Once in a while, I like working on classical French dishes, trying to put some Asian influence in the process. I’m taking the very simple chicken stew in white wine here and spiking its flavors with some Indian curry. Well, it honestly worked. That fruity flavor of the wine perfectly complemented the spice from the […]
There is something perennially fall to me about poached pears. Maybe it is because my first ever pastry cook job at a massive restaurant began in the fall, so my task every day was to peel and poach two crates’ worth of pears. It became like a meditation, each day, peeling that many pears by hand!
In any case, find the best firm-but-ripe pears that you can– I like the Bosc variety as they travel well and are not hard to find. Make sure after you core them, you check to see you’ve cored them straight through the bottom and there are no bits of stem leftover. You can also forego coring if you like the look of them poached while they are still whole, just know that you need to cook them longer to compensate.
Who said French cooking needs to be all that complicated? Let this traditional French dish prove otherwise. Literally translating to Cock in Wine, Coq Au Vin is a dish of rooster braised in red wine together with a choice of vegetables and aromatics. Though most modern preparations would call for any commercially grown variety of […]
Alright so this dessert is a little next-level, I will fully admit. However most of the time spent is passive, waiting for the yeast to rise, and I will tell you firsthand it is worth the wait! So take the time and make this dessert from start to finish and you will end up thanking me!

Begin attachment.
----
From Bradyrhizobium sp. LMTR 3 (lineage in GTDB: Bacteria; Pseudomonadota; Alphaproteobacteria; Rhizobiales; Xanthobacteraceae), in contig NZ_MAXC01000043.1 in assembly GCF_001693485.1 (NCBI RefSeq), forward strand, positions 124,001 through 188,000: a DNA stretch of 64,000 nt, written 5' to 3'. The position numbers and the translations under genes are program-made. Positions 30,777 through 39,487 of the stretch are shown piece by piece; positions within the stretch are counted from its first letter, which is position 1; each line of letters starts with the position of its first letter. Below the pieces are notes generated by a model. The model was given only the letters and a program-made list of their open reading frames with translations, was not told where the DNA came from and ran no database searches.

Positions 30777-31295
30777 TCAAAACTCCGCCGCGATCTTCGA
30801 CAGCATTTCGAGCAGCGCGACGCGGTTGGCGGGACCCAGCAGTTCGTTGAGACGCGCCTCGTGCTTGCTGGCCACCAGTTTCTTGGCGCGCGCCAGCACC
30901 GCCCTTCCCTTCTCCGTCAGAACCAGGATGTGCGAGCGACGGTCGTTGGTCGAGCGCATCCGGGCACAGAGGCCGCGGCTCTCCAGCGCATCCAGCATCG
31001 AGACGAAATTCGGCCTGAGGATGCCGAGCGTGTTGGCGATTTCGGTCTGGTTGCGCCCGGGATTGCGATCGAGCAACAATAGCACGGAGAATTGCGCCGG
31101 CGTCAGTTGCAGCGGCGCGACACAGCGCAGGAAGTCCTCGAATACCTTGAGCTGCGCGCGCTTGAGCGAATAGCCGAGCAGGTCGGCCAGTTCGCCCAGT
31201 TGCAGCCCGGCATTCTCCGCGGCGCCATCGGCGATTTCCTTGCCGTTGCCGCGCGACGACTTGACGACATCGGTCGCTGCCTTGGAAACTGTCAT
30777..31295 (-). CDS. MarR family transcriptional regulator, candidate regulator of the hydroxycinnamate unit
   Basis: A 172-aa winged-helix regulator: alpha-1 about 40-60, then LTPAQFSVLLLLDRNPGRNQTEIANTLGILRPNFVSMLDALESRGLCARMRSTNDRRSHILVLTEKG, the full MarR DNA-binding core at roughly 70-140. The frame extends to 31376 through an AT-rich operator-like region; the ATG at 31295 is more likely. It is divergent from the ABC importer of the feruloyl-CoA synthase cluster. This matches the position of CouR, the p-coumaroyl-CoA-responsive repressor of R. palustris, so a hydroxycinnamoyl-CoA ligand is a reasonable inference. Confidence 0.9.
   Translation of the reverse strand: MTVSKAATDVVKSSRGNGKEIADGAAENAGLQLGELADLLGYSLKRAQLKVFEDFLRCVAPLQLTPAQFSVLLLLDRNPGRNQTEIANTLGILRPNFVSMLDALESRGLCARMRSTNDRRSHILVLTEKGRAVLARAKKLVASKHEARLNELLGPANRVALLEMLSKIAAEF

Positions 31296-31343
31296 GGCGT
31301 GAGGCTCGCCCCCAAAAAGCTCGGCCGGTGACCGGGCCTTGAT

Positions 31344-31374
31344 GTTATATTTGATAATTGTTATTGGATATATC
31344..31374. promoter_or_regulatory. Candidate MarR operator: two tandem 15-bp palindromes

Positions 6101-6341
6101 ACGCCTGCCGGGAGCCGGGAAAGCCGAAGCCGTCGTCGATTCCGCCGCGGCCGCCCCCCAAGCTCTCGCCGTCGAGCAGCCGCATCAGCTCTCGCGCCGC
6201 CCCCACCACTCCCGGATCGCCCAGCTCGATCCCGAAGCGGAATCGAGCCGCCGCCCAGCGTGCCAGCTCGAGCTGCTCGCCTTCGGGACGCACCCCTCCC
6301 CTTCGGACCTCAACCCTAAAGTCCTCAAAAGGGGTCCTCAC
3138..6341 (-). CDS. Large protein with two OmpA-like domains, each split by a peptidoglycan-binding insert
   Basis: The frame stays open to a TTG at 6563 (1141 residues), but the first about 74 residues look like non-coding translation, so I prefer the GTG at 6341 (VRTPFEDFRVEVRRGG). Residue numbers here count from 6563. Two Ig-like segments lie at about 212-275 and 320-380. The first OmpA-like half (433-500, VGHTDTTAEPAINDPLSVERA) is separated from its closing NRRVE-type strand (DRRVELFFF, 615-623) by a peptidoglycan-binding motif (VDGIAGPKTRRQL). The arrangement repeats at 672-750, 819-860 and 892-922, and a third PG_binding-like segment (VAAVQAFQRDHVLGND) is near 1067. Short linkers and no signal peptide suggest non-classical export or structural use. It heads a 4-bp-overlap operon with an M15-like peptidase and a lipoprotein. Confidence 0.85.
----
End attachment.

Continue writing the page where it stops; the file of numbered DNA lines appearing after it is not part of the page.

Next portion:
In France it is tradition to serve this “with rum,” which in many bistros means they simply place a whole bottle of rum on your table and you serve yourself! Delicious, non? Serve it any way you like it, but the fact is this cake needs to be soaked with rum before serving. I have also called for it to be served with rum-poached cherries, because why not just keep going over the top when you are already!
Few dessert items are more elegant in my opinion than a classic French-style lemon tart. Here I have called for you to purchase pre-baked pastry crusts, any of your preference, in order to save time. But of course if you have the resources at hand it is worth it to make your own pastry crust.
The Basil-Gin Granita is a delightful and easy way to make something frozen that is less labor-intensive than an ice cream. Feel free to experiment with different summer herbs of your choosing– tarragon or cilantro would both complement the lemon tart here very nicely!
The lemon curd recipe calls for a bit of olive oil, and it is extra important that it be very high quality so that the bright fresh flavor comes through and accents the citrusy lemon. Cheap olive oil is often cut with less flavorful oils such as canola, and can leave a bitter or acrid flavor in something as delicate as a lemon curd. Plus in the end you can use it as a garnish, and later for salad dressings.